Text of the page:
Shopping & Reviews

The Best Caviar Doesn’t Have to Cost the Most, and You Can Order it Right Now

Put away the pearl spoons and relax about roe.


By Naomi Tomky

Updated on December 19, 2022

The first taste of caviar for Bonnie Morales, chef and owner of Portland's renowned Kachka and its sibling restaurants, was not from a mother-of-pearl spoon or presented tableside. It was served to her at home as a child, spread on buttered white toast by her Belarusian immigrant parents. "It's so nutrient dense, much like chicken eggs, but even more so, and full of really healthy fats," she explains. "So as a result, it's often considered to be a food for children." And, before you ask, she’s not trying to convince anyone to go broke feeding tins of fish eggs to toddlers. It’s instead about showing how normalized the salty snack is among Russians. "Anytime you want to show hospitality, there is caviar on the table," she says.

Americans tend to put caviar on a pedestal because of its cost, and Morales notes that when she started serving it at Kachka, people weren’t enjoying the wonderful texture and intense flavors as intended due to that reverence. And that's a shame, laments Morales. "You're kind of cheating yourself when you're worried about every little bead."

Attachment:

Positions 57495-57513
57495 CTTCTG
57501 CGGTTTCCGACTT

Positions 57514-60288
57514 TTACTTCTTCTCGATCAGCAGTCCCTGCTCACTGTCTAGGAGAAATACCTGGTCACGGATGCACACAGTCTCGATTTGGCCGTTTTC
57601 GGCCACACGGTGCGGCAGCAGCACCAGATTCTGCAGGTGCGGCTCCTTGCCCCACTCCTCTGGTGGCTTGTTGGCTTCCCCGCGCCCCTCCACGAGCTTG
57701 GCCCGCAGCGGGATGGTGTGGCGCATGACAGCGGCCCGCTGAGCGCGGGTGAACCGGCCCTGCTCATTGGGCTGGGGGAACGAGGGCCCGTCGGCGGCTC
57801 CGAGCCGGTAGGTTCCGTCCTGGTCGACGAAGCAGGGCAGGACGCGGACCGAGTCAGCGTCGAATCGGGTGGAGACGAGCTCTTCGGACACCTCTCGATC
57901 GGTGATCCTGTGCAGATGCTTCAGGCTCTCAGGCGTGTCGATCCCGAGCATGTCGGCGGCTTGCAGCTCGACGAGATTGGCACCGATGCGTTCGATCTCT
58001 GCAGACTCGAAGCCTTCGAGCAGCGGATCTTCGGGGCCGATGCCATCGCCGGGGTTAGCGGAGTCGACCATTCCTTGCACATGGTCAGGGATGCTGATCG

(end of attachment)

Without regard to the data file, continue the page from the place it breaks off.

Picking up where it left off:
Writer Seung Hee Lee, like Morales, prefers a casual approach to caviar. Lee trained in royal Korean court cuisine before moving to the United States, where she translated her traditional cooking with local ingredients and tools in her book Everyday Korean. While she calls herself a caviar purist in some sense—she likes to drink champagne with hers and first tasted it in fine-dining settings—she fell in love with it when she realized, "if we just eat it at home, it's cheaper."

Restaurant servings don't add much more than presentation, and it costs significantly more in that context. Instead, have one tin (or a few) in your price range delivered at home, and give yourself the space to really enjoy it. Lee rejects the idea that caviar should be eaten in certain ways or with specific foods, and encourages anyone to just dig in and experiment. "Whatever needs crushed sea salt," she says, "you can put caviar on it." But if you're looking to figure out exactly which kind you should put where, we've put together a list of our six favorites. 

Features to Keep in Mind

Types of Caviar